Head 2 and retaining disk 3 do not have to be coated with plastic. However, to facilitate handling (avoidance of sharp edges) and installation (collar edge for retaining disk) coating with plastic may be more favourable.

FIGS. 2A, 2B and 2C refer to a specially shaped pin 1′ for holding three layers of material C, D and E together.

The material layers C and E may be, for example, of material through which the pin can easily be pushed, as is the case with “soft” damping or insulating boards. In material D, which cannot be penetrated so easily by the pin, a hole should be provided through which the pin can pass.

FIG. 2A shows

a section view of three material layers C, D and E placed on top of or against one another. These are held together by a pin 1′, at whose ends engaging positions are formed for receiving one retaining disk 3 each. The pin and the retaining disks contain metallic skeleton elements which are coated with plastic.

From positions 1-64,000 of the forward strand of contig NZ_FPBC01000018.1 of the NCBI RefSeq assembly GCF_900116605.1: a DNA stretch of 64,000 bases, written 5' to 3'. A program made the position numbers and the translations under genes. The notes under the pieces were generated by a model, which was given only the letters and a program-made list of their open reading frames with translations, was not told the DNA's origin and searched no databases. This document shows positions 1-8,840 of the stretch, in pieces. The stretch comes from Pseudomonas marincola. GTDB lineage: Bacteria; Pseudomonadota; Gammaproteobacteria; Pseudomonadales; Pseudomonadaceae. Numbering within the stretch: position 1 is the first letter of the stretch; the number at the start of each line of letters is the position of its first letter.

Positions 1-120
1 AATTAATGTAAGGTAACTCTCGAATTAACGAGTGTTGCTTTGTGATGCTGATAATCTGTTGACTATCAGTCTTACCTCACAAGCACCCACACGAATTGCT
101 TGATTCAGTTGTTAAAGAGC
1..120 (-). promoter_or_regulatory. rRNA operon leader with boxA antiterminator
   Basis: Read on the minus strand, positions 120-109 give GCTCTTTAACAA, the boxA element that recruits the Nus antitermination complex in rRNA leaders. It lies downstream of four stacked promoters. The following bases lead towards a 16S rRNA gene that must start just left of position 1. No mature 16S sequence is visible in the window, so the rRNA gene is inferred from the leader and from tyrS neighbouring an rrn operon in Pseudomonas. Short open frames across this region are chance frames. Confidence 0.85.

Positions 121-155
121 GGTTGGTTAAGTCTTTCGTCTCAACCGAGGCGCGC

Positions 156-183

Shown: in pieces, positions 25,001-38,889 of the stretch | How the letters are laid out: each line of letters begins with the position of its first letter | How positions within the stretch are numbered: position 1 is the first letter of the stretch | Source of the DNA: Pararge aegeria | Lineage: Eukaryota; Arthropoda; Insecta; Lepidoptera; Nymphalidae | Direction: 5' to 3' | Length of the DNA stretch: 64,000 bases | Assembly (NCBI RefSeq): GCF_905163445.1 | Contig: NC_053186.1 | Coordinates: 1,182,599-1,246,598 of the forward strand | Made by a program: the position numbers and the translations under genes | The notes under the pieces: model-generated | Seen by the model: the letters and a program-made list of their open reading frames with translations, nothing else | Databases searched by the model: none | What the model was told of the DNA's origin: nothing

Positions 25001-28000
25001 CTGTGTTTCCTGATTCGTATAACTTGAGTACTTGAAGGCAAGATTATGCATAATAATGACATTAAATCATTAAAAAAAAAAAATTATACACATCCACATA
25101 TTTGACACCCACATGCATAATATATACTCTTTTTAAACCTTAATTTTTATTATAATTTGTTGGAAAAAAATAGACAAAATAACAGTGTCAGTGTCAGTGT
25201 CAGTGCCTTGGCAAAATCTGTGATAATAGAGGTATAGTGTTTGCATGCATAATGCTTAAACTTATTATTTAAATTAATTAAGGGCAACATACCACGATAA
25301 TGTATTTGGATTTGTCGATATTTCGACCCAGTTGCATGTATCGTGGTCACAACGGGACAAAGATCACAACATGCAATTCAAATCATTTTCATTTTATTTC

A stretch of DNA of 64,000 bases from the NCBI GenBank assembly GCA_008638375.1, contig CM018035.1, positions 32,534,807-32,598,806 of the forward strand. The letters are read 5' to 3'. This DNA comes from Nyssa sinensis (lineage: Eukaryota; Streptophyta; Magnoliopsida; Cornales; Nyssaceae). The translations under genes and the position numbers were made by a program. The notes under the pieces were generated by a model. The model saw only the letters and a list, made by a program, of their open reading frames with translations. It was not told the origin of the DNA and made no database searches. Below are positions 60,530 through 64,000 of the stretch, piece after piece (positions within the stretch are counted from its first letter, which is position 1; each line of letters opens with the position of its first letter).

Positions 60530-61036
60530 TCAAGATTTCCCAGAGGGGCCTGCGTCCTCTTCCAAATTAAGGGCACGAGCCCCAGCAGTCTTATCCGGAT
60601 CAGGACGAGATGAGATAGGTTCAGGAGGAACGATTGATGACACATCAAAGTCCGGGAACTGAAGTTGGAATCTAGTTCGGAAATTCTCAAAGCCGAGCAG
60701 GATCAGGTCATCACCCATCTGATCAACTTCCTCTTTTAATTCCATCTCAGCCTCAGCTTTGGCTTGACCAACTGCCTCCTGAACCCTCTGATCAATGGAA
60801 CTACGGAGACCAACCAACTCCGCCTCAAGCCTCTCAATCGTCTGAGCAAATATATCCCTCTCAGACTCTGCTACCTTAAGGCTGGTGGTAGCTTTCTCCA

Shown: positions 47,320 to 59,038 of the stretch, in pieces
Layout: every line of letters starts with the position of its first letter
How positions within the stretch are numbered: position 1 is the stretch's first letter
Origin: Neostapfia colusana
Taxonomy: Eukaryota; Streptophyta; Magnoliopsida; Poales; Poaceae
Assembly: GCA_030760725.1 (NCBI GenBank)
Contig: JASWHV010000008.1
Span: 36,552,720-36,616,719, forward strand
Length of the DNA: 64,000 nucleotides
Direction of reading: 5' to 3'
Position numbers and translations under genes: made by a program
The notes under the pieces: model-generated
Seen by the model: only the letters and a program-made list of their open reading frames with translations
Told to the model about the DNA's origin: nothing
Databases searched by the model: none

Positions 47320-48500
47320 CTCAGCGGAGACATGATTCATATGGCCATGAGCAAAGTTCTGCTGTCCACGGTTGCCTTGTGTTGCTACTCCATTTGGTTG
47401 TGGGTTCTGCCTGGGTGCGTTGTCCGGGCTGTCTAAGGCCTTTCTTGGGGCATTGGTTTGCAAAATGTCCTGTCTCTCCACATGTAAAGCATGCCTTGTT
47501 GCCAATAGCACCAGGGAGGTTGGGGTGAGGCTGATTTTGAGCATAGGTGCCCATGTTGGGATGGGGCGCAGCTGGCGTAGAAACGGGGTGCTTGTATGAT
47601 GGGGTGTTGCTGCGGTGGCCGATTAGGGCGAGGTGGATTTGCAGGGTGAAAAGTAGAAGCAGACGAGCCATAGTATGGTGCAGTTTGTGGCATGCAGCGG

FIG. 2B shows

a perspective view of the pin 1′ and

FIG. 2C

a perspective view of the metal skeleton of the pin SK1′.

Layers of softer material C and E are located on either side of the harder layer of material D.

At both its ends, the pin 1′ has concentrically arranged groove-shaped engaging positions s1′, s2′, s3′, s4′ and s5′, s6′, s7′ with a saw-tooth shaped outer contour in an imaginary sectional view.

The outer “saw-tooth” contour is formed by tooth flanks (as′) rising in direction of the flange F′ and tooth flanks (de′) falling towards the axis of the pin (preferably vertically).